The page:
backWall mural of Madrid
Wall mural of Madrid
  • Wall mural of Madrid
  • Wall mural of Madrid
  • Wall mural of Madrid
Video tutorial to apply this product

backWall mural of Madrid


Photomural illustration of Madrid, ideal for decorating a kitchen, but you can also apply it in a bedroom, living room or even a dining room. Wherever you place it, surely this photomural will give another life to that wall.

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Black and White
Self Adhesive Vinyl

Very resistant adhesive vinyl with a smooth and satin-like finish. They can be placed on all types of smooth surfaces such as walls, doors, appliances, glass, partitions, plasterboard, etc. Manufactured to be easy to install and remove without residue.


Canvas paper

A NON-ADHESIVE material with a matte and textured finish, ideal for those murals made from images of paintings, abstract photos or paintings. It is not advisable to use this material in kitchens and bathrooms. They can be cleaned with a soft sponge, warm water and neutral soap.


Translucent adhesive

It is the ideal vinyl to decorate or mark glass surfaces. It is widely used in commercial premises, on partition walls, in indiscreet windows in bathrooms, kitchens, glazed terraces, shop windows, etc. It allows light to pass through but prevents the vision of what is behind.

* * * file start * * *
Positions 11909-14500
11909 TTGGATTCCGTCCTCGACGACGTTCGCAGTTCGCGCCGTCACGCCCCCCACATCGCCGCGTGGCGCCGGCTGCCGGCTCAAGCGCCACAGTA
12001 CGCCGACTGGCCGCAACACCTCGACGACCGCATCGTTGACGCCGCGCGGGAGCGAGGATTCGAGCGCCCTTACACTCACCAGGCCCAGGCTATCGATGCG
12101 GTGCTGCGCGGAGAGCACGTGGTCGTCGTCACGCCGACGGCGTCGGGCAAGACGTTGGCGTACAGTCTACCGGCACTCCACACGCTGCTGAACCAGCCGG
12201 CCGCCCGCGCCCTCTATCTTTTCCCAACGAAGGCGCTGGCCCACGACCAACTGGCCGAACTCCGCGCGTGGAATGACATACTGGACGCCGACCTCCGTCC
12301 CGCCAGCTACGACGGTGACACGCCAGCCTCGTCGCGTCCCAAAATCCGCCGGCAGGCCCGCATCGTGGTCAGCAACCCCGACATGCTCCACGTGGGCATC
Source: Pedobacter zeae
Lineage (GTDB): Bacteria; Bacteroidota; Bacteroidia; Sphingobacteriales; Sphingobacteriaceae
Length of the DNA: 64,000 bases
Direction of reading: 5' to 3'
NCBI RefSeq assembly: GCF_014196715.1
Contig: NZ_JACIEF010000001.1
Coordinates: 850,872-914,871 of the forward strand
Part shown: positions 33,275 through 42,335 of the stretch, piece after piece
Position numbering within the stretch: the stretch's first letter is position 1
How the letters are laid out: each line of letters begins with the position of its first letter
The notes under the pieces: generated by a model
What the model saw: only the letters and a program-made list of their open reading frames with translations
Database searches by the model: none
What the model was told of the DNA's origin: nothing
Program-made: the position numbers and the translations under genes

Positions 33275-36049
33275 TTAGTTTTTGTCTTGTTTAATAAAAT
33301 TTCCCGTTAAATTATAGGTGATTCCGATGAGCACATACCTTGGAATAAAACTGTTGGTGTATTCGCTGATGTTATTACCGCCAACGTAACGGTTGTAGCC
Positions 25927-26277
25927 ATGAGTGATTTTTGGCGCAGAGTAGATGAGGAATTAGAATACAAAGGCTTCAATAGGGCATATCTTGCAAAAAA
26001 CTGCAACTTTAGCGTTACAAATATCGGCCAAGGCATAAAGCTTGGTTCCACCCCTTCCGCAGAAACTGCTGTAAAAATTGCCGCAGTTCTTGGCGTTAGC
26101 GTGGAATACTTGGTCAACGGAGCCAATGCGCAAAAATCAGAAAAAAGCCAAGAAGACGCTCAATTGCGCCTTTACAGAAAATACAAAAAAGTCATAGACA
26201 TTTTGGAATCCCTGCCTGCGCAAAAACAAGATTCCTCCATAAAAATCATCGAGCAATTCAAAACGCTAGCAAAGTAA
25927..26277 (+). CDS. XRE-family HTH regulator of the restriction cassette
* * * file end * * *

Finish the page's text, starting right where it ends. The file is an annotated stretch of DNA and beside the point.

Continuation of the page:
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With an extension of 135,000 square meters and 3,418 rooms, we are facing the largest Royal Palace in Western Europe and one of the largest in the world. Yes, the impressive Royal Palace of Madrid (or also known as the Palacio de Oriente) has the prestige of holding the aforementioned titles, and no wonder.

Created by order of King Felipe V, using the location of the Real Alcázar that was practically completely destroyed by a devastating fire, its construction began in 1738, ending the work in 1764, and being released as the official residence of Kings by Carlos III. . Despite the fact that it is currently listed as the official residence of the King in Spain, the last monarch to inhabit it was Alfonso XIII, being used in the Second Republic as the residence of Manuel Azaña, who was actually the last head of state to inhabit it.

In the updated one, if we visit the Royal Palace we will find a great artistic richness, where canvases by Francisco de Goya, Velázquez or frescoes by Giovanni Battista Tiepolo or Corrado Giaquinto decorate the walls of the Palace. It is also worth noting the furniture, silverware, watches or porcelain that we will find on our visit. Without a doubt, the Royal Palace is worth a visit, where in addition to visiting a piece of Spanish history, you can get lost in the Plaza de Oriente, the Sabatini Gardens or the Campo del Moro Gardens.

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